Have you ever wondered where the name for our state, Arizona, came from? Well, the answer is interestingly from somewhere very close to us and, at the same time, originating from as far away as across an ocean.
There are several theories that have circulated in regard to the etymology of the word Arizona, but perhaps the strongest theory has emerged from research completed by Don Garate, Tumacácori National Historical Park’s former chief of interpretation. Don, who unfortunately passed away from brain cancer several years ago, was instrumental in uncovering the Basque heritage of our binational Arizona-Sonora region for the public.
When most Americans think of Basques, they are quick to identify them as the immigrant sheep herders of the American West in places like Idaho and California. However, where we live in the American Southwest and Northern Mexico, that heritage is centuries deeper.
In Spanish colonial times, this region was once known as Nueva Navarra and nearby Chihuahua as Nueva Vizcaya, both references to the Spanish provinces where one encounters the Basque minority of the Iberian Peninsula to this very day.
This Basque minority formed a majority of “Spaniards” in what was then the northern limits of New Spain, making up many of the colonial pathfinders and frontiersmen who would lay down roots becoming military men, miners and ranchers as well as the progenitors of families on both sides of the international line who still live in the area. Settling these arid lands, colonial Basques, as a minority of the Iberian peninsula, resembled the Scots and Irish, minorities of another rival colonial mother country, Great Britain, who were pushed to the Appalachian frontier of 13 colonies on the eastern seaboard.
On a ranch of criollo Basque settler Bernardo de Urrea in the 1730s, an incredible silver vein with tons of silver (planchas y bolas de plata) was discovered at a place known as the Real (royal mining camp) de Arizona. This place is now located only a couple dozen kilometers southwest of Nogales, in modern Sonora, Mexico.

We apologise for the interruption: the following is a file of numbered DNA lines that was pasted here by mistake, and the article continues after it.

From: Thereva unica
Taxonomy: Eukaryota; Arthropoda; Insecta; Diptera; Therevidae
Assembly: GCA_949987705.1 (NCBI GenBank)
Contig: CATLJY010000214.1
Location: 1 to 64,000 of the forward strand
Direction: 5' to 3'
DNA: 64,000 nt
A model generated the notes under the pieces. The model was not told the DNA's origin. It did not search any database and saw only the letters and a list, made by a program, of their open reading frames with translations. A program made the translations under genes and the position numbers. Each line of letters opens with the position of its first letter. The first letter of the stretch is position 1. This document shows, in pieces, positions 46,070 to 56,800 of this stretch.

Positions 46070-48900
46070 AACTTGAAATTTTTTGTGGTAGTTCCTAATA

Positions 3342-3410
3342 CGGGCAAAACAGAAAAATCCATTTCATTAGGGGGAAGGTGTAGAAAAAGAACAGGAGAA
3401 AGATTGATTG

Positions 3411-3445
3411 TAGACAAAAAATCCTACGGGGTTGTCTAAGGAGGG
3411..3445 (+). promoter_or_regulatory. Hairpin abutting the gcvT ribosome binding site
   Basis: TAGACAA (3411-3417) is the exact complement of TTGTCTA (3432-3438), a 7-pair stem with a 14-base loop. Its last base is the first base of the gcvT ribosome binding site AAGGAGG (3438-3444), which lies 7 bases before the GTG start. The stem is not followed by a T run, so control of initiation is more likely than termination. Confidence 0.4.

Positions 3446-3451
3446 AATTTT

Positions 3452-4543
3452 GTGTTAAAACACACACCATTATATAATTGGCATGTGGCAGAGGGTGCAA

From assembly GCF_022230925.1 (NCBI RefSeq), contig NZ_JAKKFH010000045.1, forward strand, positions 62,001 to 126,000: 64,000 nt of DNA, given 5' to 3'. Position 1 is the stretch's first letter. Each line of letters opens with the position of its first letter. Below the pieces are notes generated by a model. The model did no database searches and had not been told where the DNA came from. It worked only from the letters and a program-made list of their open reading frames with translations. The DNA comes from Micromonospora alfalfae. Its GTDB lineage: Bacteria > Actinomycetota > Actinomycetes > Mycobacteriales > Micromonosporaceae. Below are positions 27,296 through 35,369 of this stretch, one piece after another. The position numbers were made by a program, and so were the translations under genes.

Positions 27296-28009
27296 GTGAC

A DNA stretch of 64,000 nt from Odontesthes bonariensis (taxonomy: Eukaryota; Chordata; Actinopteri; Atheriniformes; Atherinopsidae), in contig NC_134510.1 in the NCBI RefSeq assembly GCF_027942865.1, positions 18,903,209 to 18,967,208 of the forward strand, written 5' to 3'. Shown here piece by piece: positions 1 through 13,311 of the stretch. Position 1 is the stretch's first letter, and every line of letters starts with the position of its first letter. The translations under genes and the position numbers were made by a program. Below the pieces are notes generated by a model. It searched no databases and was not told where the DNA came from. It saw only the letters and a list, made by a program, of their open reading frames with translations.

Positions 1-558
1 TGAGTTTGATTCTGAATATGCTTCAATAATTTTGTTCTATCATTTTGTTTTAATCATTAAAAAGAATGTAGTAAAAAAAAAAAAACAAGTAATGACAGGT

According to Garate, Arizona translated from the Basque language is the “good oak,” referring to the Emory oaks sprinkled across the landscape of the Upper Sonoran Desert or Sky Islands of the higher elevations surrounding Nogales. In fact, the oak is a very prominent symbol to the Basque people and political freedom since the medieval era.
This legendary 18th-century silver strike was so famous for its silver hoard that it was even known to early 20th-century Anglo promoters of our future 48th state, who applied the name to the former territory, alluding to the mineral riches as a way to attract settlers upon statehood in 1912.
Acknowledging this little-known heritage, Tubac-based nonprofit Border Community Alliance is offering a unique opportunity to learn how all of this came to be with an upcoming trip to the Basque country and northern Spain from May 26 to June 6, 2020. This trip will include a visit to Hernani in the Basque country, the ancestral community of one of the most famous historical personalities of our region, Juan Bautista de Anza, namesake of the National Historic Trail that passes through our home, the Tubac Presidio commander as well as expedition leader who founded the city of San Francisco, Calif.
If you have long wanted to visit Spain and have been putting it off, I encourage you to join us on this cultural excursion as a trip companion, especially as it appears the European Union will be instituting a visa-like program for visitors from the United States in 2021.
(La Pierre is program director for the Border Community Alliance, a nonprofit whose mission is dedicated to bridging the border and fostering community through education, collaboration and cultural exchange.)